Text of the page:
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STAGE REVIEW : 'Elmer Gantry' as Paradox : A Ruthless Rogue Is Born Again in La Jolla Musical

October 22, 1991|SYLVIE DRAKE | TIMES THEATER CRITIC

LA JOLLA — There's plenty to recommend the sparkling "Elmer Gantry," emphatically subtitled "A New Musical" at the La Jolla Playhouse. No one, especially not its creators, wants it confused with the old musical, "Gantry," that lasted for a handful of previews and even fewer performances on Broadway in 1970.

To see the "Elmer Gantry" that opened at the Mandell Weiss Theatre on Sunday is to assume that all it shares with the previous one are the Sinclair Lewis novel on which it's based and producer Joseph Cates. Cates was behind the 1970 effort. Cates has been behind every effort since, including this La Jolla edition and an earlier version of it that played Ford's Theatre in Washington in 1988.

But as a musical, this "Elmer Gantry" remains beset by frustrating paradox.

It is stylishly staged by Des McAnuff in a succession of technically sophisticated and otherwise splendid panoramic and/or beatific settings by Heidi Landesman (who did as much for "Big River," another playhouse collaboration with McAnuff that went on to greater glory on Broadway).

Its delights are topped by the snappy Mark Harelik in the roguish title role of a smart and ruthless snake-oil charmer who'll wrap himself around any profit-making idea and run with it--and the lithe Sharon Scruggs as true-believer Sister Sharon Falconer, rapt by the attention she gets from this handsome stranger and the wonders he performs for her and her ministry. The alchemy between the wily con man and the wispy voluptuary is definitely there.

So where's the beef? Partly with the book by John Bishop, which bogs down in plot development problems in Act Two, and partly with the fluid, melodic but passive score by Mel Marvin, supported in the same vein by Bob Sutaloff's lyrics. Both are pleasant and accessible; neither is galvanizing, mordant nor satirical in a musical that begs for a hard or at least jagged edge.

What "Elmer Gantry" has by way of musical highlights is traditional ballads (Gantry's "Between Trains" and "Night Heat," Gantry's and Falconer's love duet "With You") and progressively more fervent revivalist choruses.

These are aided, abetted and even substantiated by the gospel contributions of Darlene Love, Jennifer Leigh Warren and Lynette DuPre as powerful members of Falconer's "troupe" (an unusual term for a ministry). Love, Warren and DuPre even have their very own number with Gantry ("Troubled Blues"), which easily tops all others for sheer dazzle and showmanship.

McAnuff's staging is gleaming with its usual polish and bursts of imagination. He has enlisted Marcia Milgrom Dodge to come up with some richly mocking choreography (note especially the football player's road to religion). And lights and sound by Chris Parry and Scott Lehrer, respectively, combine with the Landesman sets to create stunning effects.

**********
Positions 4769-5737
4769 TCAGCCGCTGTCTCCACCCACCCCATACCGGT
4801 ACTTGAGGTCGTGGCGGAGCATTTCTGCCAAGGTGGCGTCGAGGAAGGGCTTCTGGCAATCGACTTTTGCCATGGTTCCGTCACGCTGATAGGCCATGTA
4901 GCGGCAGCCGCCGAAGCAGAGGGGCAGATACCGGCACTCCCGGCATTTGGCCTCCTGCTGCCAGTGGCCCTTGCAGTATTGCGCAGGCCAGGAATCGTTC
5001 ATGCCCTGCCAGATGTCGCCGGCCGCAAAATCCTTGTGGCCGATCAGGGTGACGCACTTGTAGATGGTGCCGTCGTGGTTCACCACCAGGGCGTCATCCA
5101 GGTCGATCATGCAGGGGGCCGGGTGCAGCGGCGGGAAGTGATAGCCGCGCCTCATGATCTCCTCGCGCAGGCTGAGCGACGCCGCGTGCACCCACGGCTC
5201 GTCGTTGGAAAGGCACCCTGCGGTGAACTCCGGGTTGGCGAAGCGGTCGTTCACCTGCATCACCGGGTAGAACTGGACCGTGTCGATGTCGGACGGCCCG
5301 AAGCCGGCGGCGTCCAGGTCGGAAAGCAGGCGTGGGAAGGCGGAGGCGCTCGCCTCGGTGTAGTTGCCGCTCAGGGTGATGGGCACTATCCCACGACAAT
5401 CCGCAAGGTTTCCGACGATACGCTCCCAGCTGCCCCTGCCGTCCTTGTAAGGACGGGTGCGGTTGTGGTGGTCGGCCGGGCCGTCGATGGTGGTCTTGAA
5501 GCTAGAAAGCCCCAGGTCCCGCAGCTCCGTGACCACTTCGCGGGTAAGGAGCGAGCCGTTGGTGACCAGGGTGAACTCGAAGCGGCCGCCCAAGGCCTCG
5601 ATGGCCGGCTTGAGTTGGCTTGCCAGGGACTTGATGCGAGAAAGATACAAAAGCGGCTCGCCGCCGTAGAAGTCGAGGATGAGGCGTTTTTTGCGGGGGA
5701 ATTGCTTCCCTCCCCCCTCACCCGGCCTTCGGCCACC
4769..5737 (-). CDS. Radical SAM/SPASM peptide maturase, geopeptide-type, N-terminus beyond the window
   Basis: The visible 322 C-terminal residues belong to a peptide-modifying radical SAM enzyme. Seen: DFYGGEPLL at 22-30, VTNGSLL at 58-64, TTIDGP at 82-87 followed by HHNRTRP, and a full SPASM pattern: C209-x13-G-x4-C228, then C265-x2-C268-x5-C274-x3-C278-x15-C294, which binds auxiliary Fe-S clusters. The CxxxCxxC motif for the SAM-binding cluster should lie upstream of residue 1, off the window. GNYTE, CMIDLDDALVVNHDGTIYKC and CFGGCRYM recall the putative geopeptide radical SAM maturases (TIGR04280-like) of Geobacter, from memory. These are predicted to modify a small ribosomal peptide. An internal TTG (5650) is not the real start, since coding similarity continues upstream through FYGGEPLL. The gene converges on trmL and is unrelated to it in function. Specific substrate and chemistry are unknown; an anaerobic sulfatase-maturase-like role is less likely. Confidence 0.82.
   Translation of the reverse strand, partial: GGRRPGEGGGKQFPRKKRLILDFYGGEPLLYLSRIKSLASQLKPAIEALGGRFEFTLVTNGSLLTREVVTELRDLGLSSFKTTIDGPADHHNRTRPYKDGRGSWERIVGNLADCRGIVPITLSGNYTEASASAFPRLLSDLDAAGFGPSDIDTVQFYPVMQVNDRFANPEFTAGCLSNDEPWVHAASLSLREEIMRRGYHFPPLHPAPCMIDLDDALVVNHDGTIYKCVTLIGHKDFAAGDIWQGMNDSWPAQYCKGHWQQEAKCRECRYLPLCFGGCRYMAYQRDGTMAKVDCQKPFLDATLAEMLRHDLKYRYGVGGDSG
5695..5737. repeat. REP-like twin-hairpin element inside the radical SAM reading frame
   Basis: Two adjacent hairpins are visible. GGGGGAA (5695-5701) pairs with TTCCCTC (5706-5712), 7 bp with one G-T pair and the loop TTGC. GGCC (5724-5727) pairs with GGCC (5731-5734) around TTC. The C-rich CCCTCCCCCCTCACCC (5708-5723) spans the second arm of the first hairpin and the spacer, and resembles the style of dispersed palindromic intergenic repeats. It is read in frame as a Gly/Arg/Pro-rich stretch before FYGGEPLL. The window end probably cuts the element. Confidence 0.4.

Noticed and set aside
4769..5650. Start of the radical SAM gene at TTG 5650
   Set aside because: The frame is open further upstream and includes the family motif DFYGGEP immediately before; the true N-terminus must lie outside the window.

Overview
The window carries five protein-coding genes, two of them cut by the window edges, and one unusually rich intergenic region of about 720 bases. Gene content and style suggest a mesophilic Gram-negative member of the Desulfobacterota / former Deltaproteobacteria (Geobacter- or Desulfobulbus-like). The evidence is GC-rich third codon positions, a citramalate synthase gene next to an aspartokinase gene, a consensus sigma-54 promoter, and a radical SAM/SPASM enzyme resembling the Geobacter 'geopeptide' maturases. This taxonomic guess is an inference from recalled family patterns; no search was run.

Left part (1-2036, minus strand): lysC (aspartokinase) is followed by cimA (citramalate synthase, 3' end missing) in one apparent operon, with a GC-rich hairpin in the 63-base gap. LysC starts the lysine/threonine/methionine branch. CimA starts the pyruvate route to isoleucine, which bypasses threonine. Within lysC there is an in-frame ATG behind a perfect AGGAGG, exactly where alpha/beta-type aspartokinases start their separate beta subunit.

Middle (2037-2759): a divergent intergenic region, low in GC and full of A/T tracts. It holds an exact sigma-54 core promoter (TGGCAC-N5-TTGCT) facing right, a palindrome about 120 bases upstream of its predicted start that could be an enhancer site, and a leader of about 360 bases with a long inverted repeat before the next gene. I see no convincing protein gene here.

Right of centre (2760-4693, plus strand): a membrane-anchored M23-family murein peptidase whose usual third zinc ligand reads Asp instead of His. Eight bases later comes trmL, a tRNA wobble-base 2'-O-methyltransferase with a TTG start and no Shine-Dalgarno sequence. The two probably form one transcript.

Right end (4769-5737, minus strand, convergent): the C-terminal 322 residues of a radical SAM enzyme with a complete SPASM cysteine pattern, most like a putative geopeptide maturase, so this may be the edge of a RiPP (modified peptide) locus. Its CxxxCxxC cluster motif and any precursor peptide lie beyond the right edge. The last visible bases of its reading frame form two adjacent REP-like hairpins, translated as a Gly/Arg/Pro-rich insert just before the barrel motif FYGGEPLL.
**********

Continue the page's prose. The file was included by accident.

This ministry rides buses, trains and cars with alacrity and a conviction made largely possible by a clever turntable. It also unites for rousing renditions of "The Wellspring," a number at once appealing, hummable and symptomatic of the show's mixed message.

Musicians in the pit and on stage succeed in giving utmost vitality to their rendition of the Marvin score. They gleefully embrace the contagion of the musical's revivalist spirit. And yet, for all of those efforts, a kind of restrained politeness dogs the show. The predominant question: Where's the bite? Just when we need McAnuff to go for the jugular, he stops reverentially short.

This tameness may well be a fallout of the too-harmonious Marvin score (he also did "Tintypes" and the 1987 "Babbitt" at the Mark Taper Forum in Los Angeles) and of the superficial ferocity of the backstage power games that need deepening in Bishop's book. But in a story that clamors for progressive vulgarity, raucousness and menace--elements McAnuff has excelled at delivering in the past--this "Elmer Gantry" remains disconcertingly prim, content to substitute a smoldering, prurient passion for real fire and brimstone. Or for potentially deeper philosophical issues.

(The authors have updated the period from World War I to 1933, presumably to make a comment on the Depression and its parallels with today's recession. But that comment never comes.)

Without a basic shift in intention and tone, a shift that would involve composer and book-writer before it can involve the director, it's hard to see how "Elmer Gantry" the musical can change.

"Love and faith are not handouts," says an impassioned Falconer. "They're achievements." So is the delicate balance of a musical. Something for the creators of "Elmer Gantry" to rethink as they ponder its future life.

* "Elmer Gantry," La Jolla Playhouse, Mandell Weiss Theatre, La Jolla Village Drive and Torrey Pines Road, La Jolla. Tuesdays-Sundays, 8 p.m. Saturdays-Sundays, 2 p.m. Ends Nov. 24. $24-$32. (619) 534-3960. Running time: 3 hours.

'Elmer Grantry'

Mark Harelik: Elmer Gantry

Sharon Scruggs: Sister Sharon Falconer

Darlene Love: Mary Washington/Speakeasy singer

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